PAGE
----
Telling a story in an overblown, exaggerated way to make it seem more exciting is sensationalism. Trustworthy newspapers avoid sensationalism, instead sticking to the facts.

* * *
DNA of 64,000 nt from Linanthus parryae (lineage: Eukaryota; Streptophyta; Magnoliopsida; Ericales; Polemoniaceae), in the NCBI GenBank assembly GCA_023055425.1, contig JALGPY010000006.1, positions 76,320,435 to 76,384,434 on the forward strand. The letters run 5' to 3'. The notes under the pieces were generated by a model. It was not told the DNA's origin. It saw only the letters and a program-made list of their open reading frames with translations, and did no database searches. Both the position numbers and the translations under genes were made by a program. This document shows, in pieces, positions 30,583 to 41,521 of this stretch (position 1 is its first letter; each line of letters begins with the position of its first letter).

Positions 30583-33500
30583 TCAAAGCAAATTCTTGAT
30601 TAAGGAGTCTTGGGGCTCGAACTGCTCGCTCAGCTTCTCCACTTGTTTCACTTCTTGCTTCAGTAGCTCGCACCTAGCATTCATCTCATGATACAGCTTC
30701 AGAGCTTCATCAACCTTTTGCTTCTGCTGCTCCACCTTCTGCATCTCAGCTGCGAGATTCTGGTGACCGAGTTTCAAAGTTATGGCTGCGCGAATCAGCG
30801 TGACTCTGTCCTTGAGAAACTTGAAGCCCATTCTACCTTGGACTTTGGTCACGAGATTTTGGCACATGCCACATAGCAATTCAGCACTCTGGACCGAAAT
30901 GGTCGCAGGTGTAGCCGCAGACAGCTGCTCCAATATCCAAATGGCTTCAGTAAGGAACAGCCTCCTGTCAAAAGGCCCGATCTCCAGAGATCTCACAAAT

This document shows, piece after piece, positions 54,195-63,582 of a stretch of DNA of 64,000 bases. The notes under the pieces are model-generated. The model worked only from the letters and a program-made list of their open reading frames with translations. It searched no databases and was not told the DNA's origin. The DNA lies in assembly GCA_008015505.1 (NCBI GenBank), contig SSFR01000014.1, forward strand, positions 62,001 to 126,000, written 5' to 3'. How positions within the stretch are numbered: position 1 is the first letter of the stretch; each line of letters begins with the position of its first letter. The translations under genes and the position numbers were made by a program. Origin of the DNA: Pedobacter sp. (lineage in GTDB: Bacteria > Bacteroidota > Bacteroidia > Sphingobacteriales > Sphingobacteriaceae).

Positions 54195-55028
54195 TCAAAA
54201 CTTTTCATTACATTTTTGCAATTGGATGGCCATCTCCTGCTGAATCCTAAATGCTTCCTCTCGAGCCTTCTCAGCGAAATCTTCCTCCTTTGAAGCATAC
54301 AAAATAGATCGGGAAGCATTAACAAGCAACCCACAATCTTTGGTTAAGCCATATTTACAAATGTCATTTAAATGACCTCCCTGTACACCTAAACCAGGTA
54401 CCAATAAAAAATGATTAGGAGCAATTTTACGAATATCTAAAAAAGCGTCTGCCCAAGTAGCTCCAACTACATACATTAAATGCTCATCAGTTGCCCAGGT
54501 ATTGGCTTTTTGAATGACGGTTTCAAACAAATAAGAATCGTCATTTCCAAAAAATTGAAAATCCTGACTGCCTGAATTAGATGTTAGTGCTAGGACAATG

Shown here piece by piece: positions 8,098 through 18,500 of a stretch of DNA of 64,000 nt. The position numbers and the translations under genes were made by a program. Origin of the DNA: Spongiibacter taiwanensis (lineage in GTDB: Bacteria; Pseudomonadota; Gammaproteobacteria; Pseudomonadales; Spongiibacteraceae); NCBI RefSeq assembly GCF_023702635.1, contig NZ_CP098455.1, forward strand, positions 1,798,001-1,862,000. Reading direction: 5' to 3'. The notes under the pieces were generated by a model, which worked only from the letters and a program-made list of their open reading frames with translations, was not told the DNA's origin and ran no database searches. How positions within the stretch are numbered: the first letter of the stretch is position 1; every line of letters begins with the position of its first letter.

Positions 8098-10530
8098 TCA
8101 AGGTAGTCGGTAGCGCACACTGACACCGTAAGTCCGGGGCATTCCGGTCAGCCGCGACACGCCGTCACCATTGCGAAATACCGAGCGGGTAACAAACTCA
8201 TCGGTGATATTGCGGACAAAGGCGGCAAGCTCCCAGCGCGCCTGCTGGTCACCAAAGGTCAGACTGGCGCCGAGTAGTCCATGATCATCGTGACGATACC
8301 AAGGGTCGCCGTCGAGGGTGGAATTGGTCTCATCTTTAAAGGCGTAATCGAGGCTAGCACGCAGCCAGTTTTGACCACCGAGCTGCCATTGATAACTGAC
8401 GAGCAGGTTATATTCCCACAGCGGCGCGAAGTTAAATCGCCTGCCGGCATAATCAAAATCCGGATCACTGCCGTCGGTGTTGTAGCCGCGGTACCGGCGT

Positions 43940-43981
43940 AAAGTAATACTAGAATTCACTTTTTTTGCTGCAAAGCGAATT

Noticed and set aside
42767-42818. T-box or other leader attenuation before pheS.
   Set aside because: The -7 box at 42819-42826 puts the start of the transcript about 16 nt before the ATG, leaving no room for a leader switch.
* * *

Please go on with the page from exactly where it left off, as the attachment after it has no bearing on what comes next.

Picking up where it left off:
If you write a story for the school paper with the headline "Aliens Suspected in Graffiti Incident," your editor will probably accuse you of sensationalism. Sacrificing accuracy for drama may get you readers, but your sensationalism means they can't trust the stories you write. In philosophy, on the other hand, this word is used for the belief that true knowledge is based solely on what you perceive through your senses.